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Featured article: The anatomy of job polarisation in the UK

This paper, by Andrea Salvatori, studies the contribution of different skill groups to the polarisation of the UK labour market. It shows that the large increase in graduate numbers contributed to the substantial reallocation of employment from middling to top occupations which is the main feature of the polarisation process in the UK over the past three decades. The increase in the number of immigrants, on the other hand, does not account for any particular aspect of the polarisation in the UK. Changes in the skill mix of the workforce account for most of the decline in routine employment across the occupational distribution, but within-group changes account for most of the decline in routine occupations in middling occupations.

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Aims and scope

The Journal for Labour Market Research is a journal in the interdisciplinary field of labour market research. As of 2016 the Journal publishes open access. The journal follows international research standards and strives for international visibility. With its empirical and multidisciplinary orientation, the journal publishes papers in English language concerning the labour market, employment, education/training and careers. Papers dealing with country-specific labour market aspects are suitable if they adopt an innovative approach and address a topic of interest to a wider international audience. The journal is distinct from most others in the field, as it provides a platform for contributions from a broad range of academic disciplines. The editors encourage replication studies, as well as studies based on international comparisons. Accordingly, authors are expected to make their empirical data available to readers who might wish to replicate a published work on request.

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Quality of Labour Market Research Data

Submission of relevant papers: preferably until the end of March 2022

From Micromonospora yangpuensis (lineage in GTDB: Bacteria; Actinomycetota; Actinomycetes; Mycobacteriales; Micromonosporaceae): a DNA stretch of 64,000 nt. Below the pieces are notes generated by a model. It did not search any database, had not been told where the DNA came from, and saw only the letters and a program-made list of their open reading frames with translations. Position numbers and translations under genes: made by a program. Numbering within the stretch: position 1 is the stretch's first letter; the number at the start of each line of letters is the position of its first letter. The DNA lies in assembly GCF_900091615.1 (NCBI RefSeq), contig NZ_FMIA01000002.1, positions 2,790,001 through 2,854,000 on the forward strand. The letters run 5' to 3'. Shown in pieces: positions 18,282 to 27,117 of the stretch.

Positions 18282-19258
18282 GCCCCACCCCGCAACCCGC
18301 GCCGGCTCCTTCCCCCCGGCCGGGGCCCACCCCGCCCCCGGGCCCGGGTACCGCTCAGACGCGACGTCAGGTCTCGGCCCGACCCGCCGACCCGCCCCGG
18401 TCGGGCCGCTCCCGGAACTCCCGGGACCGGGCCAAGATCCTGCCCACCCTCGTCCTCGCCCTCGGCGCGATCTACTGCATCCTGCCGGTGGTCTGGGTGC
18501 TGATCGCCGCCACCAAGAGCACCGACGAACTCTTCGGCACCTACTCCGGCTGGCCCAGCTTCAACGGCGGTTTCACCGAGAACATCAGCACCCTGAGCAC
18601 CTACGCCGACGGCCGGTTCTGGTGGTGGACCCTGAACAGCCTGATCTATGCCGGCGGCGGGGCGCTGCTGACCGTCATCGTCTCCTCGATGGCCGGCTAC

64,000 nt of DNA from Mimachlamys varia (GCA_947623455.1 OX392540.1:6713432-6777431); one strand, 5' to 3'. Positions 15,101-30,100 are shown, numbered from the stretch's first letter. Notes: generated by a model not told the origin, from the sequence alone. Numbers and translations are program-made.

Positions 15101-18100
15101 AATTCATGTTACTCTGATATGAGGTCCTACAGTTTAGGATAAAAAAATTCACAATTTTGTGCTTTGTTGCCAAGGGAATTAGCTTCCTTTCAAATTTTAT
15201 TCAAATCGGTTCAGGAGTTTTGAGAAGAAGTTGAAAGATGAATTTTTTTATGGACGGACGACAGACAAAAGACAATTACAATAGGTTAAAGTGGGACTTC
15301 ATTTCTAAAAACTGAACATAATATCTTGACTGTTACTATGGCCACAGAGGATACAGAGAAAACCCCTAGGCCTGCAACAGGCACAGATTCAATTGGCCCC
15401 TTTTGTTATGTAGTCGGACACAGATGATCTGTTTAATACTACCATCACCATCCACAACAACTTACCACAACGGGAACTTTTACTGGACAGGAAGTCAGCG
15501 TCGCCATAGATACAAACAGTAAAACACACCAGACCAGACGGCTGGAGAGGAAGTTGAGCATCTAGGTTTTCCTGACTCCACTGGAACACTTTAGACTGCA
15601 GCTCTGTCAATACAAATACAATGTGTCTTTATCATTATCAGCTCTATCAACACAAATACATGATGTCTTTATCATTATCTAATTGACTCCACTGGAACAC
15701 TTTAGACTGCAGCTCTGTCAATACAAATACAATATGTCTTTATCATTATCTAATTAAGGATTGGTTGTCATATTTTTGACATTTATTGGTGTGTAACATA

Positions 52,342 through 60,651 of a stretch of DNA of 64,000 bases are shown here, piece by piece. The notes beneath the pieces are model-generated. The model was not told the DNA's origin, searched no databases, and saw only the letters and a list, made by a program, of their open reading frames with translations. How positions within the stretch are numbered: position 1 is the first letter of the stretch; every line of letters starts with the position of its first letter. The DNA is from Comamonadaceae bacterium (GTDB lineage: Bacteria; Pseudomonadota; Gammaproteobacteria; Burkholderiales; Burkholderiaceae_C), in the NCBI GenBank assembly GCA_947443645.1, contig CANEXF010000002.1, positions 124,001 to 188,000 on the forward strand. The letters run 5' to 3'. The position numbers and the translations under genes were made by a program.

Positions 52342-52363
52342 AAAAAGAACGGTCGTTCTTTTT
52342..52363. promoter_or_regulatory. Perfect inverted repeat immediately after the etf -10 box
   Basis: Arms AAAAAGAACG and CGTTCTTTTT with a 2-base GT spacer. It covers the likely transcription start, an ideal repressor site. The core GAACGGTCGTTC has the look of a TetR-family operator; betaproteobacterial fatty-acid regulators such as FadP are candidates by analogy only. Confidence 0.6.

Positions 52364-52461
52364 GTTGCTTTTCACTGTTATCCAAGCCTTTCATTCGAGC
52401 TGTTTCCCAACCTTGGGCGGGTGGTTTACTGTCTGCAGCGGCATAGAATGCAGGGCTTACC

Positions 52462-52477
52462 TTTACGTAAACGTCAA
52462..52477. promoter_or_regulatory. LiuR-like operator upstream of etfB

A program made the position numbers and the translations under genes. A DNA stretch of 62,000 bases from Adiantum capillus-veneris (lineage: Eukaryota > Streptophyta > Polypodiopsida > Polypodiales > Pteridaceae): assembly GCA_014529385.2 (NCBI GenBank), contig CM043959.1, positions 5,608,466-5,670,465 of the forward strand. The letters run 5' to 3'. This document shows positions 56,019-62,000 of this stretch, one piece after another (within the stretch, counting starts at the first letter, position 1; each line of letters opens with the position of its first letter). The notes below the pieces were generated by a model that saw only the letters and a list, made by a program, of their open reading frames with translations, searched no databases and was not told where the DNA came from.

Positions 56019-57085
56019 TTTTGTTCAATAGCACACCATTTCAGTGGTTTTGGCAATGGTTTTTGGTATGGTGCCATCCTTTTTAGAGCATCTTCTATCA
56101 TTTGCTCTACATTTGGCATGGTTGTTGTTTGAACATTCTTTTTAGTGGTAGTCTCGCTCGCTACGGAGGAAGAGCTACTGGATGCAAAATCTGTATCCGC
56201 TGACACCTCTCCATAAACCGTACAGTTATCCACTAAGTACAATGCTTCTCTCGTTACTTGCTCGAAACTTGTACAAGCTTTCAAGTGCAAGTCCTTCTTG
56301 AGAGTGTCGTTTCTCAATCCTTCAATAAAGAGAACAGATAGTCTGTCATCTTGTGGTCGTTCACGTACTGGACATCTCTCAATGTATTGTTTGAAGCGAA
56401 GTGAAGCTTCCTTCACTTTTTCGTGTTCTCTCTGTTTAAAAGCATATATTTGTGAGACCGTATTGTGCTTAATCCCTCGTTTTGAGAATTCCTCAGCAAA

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This site supports only fully open access articles. All previous open access as well as subscription-based volumes and issues can be accessed via SpringerLink

Advisory Board

John T. Addison, University of South Carolina, Columbia, USA
David Autor, Massachusetts Institute of Technology, Cambridge, USA
Hans-Peter Blossfeld, European University Institute, Florence, Italy
Alison Booth, Australian National University, Canberra, Australia
Hannah Brückner, New York University, Abu Dhabi
Colin Crouch, Warwick Business School, Coventry, England
Steven J. Davis, University of Chicago, USA
Christian Dustmann, University College London, United Kingdom
Gøsta Esping-Andersen, University of Barcelona, Spain
Michael Lechner, University of St. Gallen, Switzerland
Thomas Lemieux, University of British Columbia, Vancouver, Canada
Karl Ulrich Mayer, Leibnitz Association, Berlin, Germany
Kathleen Thelen, Massachusetts Institute of Technology, Cambridge, USA

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The open access fees for this journal are kindly sponsored by the Institute for Employment Research (IAB). You do not have to pay for submission or publication.  By publishing with open access you can keep the copyright.

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Journal for Labour Market Research is affiliated with Institute for Employment Research (IAB)

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